A new report claims Apple has notified Intel that it will not use the chipmaker’s radio chips in its 2020 iPhones. It goes on to say that as Apple was the primary customer for the combined 5G, Wi-Fi and Bluetooth chip, Intel has now halted development of the product and disbanded the team working on it …
CTech cites both multiple sources and internal documents.
Intel will not provide 5G modems for Apple’s 2020 mobile devices, according to internal company communications reviewed by Calcalist, and people familiar with the matter. Apple has notified Intel it would not use a mobile modem developed by the chipmaker in its next-generation mobile device, Intel executives said in the communications. Further development of the modem component internally called “Sunny Peak” has been halted and the Intel team that’s working on the product will be redirected to other efforts, the executives said.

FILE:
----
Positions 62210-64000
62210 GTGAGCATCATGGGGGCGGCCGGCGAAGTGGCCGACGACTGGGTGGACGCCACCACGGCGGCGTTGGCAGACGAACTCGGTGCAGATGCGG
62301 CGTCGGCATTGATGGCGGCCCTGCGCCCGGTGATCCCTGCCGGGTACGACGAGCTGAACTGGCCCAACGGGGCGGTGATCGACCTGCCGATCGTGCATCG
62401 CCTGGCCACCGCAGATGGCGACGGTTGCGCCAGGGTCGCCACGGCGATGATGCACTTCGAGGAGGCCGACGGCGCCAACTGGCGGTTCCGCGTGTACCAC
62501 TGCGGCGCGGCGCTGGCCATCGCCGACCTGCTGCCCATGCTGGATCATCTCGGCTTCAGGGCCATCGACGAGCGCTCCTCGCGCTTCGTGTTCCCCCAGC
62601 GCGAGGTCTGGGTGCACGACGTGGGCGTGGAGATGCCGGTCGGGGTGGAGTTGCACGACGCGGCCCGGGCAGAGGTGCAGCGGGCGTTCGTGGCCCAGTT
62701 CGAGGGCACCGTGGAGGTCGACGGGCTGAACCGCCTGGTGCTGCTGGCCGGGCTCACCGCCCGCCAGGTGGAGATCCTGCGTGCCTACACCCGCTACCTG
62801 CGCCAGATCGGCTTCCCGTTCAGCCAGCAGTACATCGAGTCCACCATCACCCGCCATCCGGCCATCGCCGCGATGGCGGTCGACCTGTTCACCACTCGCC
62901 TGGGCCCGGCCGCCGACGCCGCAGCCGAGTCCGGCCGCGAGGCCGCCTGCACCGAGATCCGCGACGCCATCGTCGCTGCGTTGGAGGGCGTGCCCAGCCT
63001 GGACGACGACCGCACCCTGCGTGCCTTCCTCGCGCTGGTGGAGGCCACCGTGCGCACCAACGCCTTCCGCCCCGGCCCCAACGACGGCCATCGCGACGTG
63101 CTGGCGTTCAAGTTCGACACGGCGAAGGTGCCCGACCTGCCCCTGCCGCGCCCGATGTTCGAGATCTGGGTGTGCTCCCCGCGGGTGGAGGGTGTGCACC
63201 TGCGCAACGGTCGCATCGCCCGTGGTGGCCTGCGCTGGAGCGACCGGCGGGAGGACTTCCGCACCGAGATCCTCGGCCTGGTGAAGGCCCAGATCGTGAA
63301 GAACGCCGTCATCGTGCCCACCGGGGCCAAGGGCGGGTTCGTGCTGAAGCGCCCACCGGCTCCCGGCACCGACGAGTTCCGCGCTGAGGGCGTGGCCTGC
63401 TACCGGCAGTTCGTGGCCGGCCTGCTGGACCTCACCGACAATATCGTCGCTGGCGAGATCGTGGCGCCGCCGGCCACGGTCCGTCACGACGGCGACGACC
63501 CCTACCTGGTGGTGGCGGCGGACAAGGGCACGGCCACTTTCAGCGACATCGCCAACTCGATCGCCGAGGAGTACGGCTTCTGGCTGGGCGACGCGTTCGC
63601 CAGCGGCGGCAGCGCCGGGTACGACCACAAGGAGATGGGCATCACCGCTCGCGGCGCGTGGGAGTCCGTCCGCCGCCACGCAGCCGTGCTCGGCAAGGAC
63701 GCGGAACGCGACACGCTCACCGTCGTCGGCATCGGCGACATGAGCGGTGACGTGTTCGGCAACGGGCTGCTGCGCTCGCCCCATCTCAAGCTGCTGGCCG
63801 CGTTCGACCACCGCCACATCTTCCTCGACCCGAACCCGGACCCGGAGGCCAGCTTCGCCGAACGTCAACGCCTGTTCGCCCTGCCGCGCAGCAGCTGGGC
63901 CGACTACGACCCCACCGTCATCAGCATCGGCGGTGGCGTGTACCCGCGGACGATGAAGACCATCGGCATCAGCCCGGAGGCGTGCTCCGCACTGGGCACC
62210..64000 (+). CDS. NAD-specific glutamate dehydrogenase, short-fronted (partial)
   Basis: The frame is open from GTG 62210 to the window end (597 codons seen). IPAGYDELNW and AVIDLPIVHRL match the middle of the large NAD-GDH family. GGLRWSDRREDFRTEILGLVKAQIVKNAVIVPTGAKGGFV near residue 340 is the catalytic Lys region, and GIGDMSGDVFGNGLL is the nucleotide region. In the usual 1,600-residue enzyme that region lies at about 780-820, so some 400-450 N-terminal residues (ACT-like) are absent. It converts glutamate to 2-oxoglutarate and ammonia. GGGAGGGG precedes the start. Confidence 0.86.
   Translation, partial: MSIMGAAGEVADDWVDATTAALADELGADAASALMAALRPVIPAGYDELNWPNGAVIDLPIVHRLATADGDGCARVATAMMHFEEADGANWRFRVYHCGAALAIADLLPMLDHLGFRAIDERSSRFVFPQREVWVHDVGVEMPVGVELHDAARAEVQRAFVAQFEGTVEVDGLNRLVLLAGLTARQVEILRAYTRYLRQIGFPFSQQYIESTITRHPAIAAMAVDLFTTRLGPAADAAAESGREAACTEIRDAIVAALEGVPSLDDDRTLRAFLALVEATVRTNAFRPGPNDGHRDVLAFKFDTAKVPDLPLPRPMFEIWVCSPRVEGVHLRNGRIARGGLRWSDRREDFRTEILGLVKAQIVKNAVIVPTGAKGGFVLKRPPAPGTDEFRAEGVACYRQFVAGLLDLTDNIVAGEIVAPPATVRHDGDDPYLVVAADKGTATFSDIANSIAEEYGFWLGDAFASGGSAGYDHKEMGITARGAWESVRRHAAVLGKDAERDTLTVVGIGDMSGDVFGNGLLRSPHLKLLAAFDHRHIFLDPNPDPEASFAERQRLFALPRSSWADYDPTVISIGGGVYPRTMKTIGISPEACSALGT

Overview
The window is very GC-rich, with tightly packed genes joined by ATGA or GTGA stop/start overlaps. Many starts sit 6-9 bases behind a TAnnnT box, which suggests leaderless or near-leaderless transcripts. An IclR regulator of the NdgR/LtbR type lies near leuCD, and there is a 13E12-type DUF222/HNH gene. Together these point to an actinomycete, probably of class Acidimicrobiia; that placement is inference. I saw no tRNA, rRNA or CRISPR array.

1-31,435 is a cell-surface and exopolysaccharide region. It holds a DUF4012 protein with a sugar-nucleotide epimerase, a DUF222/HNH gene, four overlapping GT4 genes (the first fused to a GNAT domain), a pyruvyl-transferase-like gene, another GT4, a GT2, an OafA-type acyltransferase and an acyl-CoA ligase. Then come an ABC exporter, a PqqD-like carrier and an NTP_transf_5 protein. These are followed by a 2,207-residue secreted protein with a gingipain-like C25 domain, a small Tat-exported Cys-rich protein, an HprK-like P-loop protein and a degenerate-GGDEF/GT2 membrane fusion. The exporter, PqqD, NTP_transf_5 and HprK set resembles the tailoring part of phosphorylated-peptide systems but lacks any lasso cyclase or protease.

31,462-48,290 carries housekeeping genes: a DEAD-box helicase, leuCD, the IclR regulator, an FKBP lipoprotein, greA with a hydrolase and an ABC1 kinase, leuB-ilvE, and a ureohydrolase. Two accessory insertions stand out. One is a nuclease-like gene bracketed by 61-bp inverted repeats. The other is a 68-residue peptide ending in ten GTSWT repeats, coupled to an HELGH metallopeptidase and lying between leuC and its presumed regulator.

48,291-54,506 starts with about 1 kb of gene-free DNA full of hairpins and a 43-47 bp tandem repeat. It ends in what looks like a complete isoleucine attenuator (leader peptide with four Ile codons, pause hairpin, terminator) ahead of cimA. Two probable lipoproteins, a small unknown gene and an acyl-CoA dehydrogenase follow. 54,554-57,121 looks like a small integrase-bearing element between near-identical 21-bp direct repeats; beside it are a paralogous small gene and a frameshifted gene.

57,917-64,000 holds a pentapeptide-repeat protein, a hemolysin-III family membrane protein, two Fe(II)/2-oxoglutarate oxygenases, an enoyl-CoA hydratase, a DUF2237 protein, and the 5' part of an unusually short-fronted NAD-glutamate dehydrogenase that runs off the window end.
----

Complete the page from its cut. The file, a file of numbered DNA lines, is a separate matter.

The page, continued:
Update: Intel has denied CTech’s claim that it has abandoned work on the product:
Intel’s 5G customer engagements and roadmap have not changed for 2018 through 2020. We remain committed to our 5G plans and projects.
Apple historically used Qualcomm radio chips, but its long-running dispute with the company resulting in multiple lawsuits had the iPhone maker looking elsewhere. Intel is expected to supply the bulk of the chips for this year’s iPhones, though it’s believed that Apple will still have to rely on Qualcomm for part of its supply.
It was reported a few days ago that MediaTek was angling for Apple modem orders, possibly for 2020 devices. The chips concerned are 5G-ready, a technology Apple may not adopt next year given that rollout of the next-generation mobile data standard is still likely to be limited then. Large-scale rollout of 5G isn’t expected to happen before 2020, and Apple tends to be a relatively late adopter of new standards.
Intel reportedly hasn’t given up hope of winning further Apple business, however: the company is said to be hoping to pitch 5G chips to Apple for its 2022 devices.